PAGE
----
Riggs: I want to put this in context because Progressive Water, for years now, has done about a million dollars a quarter. Here we have over $2 million in one month of predicted business and there's more, that's less sure so we're not showing that. And than on top of the Modular Water doing almost a million dollars in June and with a similar... I think we've had a change in our business, would you agree with that?
Tom: Yeah, there's a fundamental change in our business and doing business. It's been very good. The market's been very positive towards us and the truth is this infrastructure stuff coming down the pipe is important and I think it's got people aware. Companies are putting in the investment now. I think maybe they're just going through a cycle where they're letting contracts as well. It's all happening at once. It's the perfect storm for us.
Riggs: It takes us from about a $4 million run rate to about a $30 million run rate if you count Modular Water. Now, not, again, I'm not making a formal forecast because we've got an entire rest of year to go. And the early part of the year was not that high, but we've seen a pop. And why do you think people are so urgent now, aside from just infrastructure being important?
Tom: Well, there is urgency in the sense of there's very few companies like ours who do the work that we do at the quality we do for these end markets and we're American so there's been a change. COVID was an interesting change plus some of the administration change where the buy American made is a big piece of what people are trying to order.
You can only go to so many vendors for what we're doing and fabricator manufacturers. We happened to be one of those groups and we have a proven track record so that's a plus.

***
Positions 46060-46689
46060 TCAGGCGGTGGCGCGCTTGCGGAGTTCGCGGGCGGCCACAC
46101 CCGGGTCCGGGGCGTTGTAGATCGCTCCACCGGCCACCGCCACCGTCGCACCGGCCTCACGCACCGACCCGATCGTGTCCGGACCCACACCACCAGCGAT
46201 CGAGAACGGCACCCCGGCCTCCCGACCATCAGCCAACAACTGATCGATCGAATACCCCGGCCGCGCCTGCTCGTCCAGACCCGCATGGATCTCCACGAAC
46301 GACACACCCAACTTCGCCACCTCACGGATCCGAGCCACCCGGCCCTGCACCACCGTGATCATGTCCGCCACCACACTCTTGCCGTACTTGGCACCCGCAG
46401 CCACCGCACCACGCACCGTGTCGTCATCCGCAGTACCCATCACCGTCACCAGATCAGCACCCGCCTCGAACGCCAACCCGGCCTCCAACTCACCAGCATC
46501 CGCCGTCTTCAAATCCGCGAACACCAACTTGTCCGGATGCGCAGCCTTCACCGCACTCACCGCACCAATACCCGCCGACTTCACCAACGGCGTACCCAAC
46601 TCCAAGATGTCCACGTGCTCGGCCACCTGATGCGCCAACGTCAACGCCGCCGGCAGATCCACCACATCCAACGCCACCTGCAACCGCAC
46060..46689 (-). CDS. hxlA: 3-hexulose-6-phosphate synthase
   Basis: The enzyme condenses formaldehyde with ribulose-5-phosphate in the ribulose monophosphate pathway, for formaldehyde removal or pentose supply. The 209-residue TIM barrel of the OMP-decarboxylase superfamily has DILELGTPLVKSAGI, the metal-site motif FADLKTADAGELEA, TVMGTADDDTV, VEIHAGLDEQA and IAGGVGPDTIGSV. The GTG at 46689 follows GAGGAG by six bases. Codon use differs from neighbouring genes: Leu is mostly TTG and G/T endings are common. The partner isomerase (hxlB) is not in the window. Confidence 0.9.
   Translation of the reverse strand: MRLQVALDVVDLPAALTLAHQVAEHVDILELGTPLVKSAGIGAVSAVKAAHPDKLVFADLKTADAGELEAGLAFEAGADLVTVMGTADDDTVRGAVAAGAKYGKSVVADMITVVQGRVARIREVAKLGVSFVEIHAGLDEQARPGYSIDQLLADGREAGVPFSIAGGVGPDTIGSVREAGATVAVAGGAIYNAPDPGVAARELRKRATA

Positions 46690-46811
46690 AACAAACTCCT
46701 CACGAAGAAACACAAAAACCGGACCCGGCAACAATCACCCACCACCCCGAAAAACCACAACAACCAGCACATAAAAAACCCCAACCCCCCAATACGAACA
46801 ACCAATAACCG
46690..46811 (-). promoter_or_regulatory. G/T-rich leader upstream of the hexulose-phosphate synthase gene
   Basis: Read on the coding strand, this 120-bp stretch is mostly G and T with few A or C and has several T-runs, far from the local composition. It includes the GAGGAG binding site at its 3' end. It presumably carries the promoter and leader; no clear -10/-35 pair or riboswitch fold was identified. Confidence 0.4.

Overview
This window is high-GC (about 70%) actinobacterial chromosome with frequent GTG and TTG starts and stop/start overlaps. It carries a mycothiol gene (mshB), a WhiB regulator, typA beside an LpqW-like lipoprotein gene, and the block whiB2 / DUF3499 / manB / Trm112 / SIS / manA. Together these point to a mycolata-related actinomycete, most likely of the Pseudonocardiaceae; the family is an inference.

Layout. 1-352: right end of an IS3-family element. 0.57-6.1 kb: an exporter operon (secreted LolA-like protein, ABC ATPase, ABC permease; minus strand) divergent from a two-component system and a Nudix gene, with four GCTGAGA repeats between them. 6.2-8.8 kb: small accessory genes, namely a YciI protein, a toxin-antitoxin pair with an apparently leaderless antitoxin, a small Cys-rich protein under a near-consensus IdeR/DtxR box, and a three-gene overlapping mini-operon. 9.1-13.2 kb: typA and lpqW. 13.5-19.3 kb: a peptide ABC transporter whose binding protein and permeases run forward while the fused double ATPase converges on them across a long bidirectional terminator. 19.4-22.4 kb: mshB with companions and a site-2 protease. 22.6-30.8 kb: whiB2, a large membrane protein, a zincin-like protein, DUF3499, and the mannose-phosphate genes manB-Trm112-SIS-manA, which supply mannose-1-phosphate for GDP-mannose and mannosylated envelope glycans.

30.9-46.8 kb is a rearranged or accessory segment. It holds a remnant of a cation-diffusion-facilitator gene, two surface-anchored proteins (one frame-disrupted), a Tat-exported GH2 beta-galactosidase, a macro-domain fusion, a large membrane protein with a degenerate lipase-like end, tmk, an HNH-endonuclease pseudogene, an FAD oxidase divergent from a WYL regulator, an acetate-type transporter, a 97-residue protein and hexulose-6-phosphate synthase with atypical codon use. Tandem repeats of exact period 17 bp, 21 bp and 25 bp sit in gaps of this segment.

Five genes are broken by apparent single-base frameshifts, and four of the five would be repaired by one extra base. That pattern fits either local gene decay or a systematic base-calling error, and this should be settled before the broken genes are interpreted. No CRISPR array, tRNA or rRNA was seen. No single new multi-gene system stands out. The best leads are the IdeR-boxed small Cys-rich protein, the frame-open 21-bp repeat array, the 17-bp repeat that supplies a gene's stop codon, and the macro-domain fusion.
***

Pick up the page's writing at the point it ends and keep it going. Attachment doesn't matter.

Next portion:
But the other thing is that there's an actual change taking place in infrastructure aging and they just get to these moments in time where I think they were holding out too long, maybe on some repair and replace and the time's up and I think COVID made it strange a little bit longer than it should have been. And now they've got to it so here it is, let's take it, let's go.
Supply Chain Factors
Riggs: Now there's supply chain issues and potential price increases going on, is that a challenge?
Tom: Yeah. It is a real challenge. It's a real issue, it is no joke. I sent out an email to folks just talking to folks about order a little earlier, plan for some delays. Getting things like basic pumps actually is taking longer than usual, getting filters is taking longer. Steel prices went up, copper prices went up. These are real impacts, they are not short-term
Tom: That's either these or... They're going to be with us for a little while. We have to really be... very good about our parts ordering and smart about making sure that we communicate properly to our channel.
Riggs: And put deadlines on the quotes.
Tom: Yeah. We're doing the best we can on some things. We've had a few situations where just complete real delays on a couple of things that normally wouldn't have been there before. And we were surprised but it's impacting everybody. It's not just us. It's happening all over.
Buy American and ESG
Riggs: Well, it is good news because we are this new breed company. Paul Fletcher asks, "Are state or local governments required to buy American?" I think it's true. But we're not just talking about state and local governments here. We're talking about corporations, businesses. They, too, are starting to buy American, am I right?